Christo omnino nihil praeponere [prefer nothing to Christ] (cf. Rule of Benedict 72, 11; Augustine, Enarr. in Ps 29: 9; Cyprian, Ad Fort 4). These words which the Rule of St Benedict takes from the previous tradition, clearly express the precious treasure of monastic life lived still today in both the Christian West and East. It is a pressing invitation to mould monastic life to the point of making it an evangelical memorial of the Church and, when it is authentically lived, “a reference point for all the baptized” (cf. John Paul II, Orientale lumen, n. 9). By virtue of the absolute primacy reserved for Christ, monasteries are called to be places in which room is made for the celebration of God’s glory, where the mysterious but real divine presence in the world is adored and praised, where one seeks to live the new commandment of love and mutual service, thus preparing for the final “revelation of the sons of God” (Rm 8: 19). When monks live the Gospel radically, when they dedicate themselves to integral contemplative life in profound spousal union with Christ, on whom this Congregation’s Instruction Verbi Sponsa (13 May 1999) extensively reflected, monasticism can constitute for all the forms of religious life and consecrated life a remembrance of what is essential and has primacy in the life of every baptized person: to seek Christ and put nothing before his love.
The path pointed out by God for this quest and for this love is his Word itself, who in the books of the Sacred Scriptures, offers himself abundantly, for the reflection of men and women. The desire for God and love of his Word are therefore reciprocally nourished and bring forth in monastic life the unsupressable need for the opus Dei, the studium orationis and lectio divina, which is listening to the Word of God, accompanied by the great voices of the tradition of the Fathers and Saints, and also prayer, guided and sustained by this Word. The recent General Assembly of the Synod of Bishops, celebrated in Rome last month on the theme: The Word of God in the life and mission of the Church, renewing the appeal to all Christians to root their life in listening to the Word of God contained in Sacred Scripture has especially invited religious communities to make the Word of God their daily food, in particular through the practice of lectio divina (cf. Elenchus praepositionum, n. 4).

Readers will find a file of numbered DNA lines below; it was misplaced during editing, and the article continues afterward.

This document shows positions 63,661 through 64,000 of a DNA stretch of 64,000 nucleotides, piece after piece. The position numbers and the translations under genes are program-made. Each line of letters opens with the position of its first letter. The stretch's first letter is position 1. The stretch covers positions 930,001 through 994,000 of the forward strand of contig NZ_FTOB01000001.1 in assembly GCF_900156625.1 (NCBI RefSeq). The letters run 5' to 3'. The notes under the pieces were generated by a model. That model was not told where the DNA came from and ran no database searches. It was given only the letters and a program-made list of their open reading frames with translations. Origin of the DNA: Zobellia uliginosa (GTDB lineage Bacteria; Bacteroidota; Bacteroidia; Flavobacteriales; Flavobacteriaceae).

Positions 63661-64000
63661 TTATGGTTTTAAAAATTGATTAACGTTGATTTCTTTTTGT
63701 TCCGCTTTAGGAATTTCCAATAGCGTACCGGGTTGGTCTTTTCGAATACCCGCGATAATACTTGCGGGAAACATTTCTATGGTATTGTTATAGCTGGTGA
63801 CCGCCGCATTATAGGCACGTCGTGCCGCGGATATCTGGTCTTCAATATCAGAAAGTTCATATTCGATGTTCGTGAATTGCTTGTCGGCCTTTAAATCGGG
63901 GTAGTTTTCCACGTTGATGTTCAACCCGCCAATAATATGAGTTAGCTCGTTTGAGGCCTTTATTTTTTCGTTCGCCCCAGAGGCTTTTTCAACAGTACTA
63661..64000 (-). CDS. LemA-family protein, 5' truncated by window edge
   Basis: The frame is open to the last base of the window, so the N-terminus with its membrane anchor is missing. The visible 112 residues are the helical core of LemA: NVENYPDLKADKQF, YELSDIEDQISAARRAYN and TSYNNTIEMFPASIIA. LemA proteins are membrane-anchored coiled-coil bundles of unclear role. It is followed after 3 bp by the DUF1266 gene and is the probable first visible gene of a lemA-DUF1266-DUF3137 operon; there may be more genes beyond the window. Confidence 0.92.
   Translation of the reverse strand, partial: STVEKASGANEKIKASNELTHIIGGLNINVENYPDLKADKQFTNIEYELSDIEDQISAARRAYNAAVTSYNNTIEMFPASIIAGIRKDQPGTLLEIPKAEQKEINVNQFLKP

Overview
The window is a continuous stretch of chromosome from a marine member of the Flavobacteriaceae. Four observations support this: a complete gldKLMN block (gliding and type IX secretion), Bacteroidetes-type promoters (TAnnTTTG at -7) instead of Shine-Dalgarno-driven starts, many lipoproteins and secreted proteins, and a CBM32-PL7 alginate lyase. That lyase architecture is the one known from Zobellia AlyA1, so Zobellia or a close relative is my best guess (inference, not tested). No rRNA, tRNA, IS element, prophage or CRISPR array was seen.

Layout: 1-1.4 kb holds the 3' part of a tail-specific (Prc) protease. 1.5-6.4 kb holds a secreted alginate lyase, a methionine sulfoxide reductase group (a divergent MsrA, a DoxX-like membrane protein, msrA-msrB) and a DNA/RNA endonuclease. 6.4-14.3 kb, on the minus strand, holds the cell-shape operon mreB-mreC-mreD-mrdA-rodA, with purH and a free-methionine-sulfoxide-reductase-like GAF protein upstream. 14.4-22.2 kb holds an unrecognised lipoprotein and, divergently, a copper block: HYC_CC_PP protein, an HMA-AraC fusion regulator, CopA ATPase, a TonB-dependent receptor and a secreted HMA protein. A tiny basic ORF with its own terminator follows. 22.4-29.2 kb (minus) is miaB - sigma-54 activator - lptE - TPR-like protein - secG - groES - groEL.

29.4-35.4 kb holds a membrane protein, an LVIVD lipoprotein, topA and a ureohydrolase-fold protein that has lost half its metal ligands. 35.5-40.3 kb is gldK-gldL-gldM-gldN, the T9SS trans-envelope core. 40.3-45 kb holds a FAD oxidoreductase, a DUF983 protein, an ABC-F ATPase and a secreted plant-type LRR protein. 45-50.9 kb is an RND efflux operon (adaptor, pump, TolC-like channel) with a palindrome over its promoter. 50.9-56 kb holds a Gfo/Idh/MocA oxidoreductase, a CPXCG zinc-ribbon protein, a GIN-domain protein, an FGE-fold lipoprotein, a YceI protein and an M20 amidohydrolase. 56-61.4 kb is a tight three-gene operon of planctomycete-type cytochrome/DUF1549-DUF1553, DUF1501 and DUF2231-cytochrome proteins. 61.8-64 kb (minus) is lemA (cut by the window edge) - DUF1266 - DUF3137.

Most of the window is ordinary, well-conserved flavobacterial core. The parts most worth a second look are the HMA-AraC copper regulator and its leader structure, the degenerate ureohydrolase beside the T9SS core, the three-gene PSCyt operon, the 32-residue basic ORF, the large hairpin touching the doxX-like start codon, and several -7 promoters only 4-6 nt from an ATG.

Dear brothers and sisters, those who enter the monastery seek there a spiritual oasis where they may learn to live as true disciples of Jesus in serene and persevering fraternal communion, welcoming possible guests as Christ himself (cf. Rule of Benedict, 53, 1). This is the witness that the Church asks of monasticism also in our time. Let us invoke Mary, Mother of the Lord, the “woman of listening”, who put
nothing before love for the Son of God, born of her, so that she may help communities of consecrated life and, especially, monastic communities to be faithful to their vocation and mission. May monasteries always be oases of ascetic life, where fascination for the spousal union with Christ is sensed, and where the choice of the Absolute of God is enveloped in a constant atmosphere of silence and contemplation. As I assure you of my prayers for this, I cordially impart the Apostolic Blessing to all of you who are taking part in the Plenary Assembly, to all those who work in your Dicastery and to the members of the various Institutes of Consecrated Life, especially those that are entirely contemplative. May the Lord pour out an abundance of his comforts upon each one.
Currently, there are 12,876 monks living in 905 monasteries and 48,493 contemplative nuns living in 3,520 monasteries, two-thirds of which are found in Europe. Spain has, by far, the most of any country.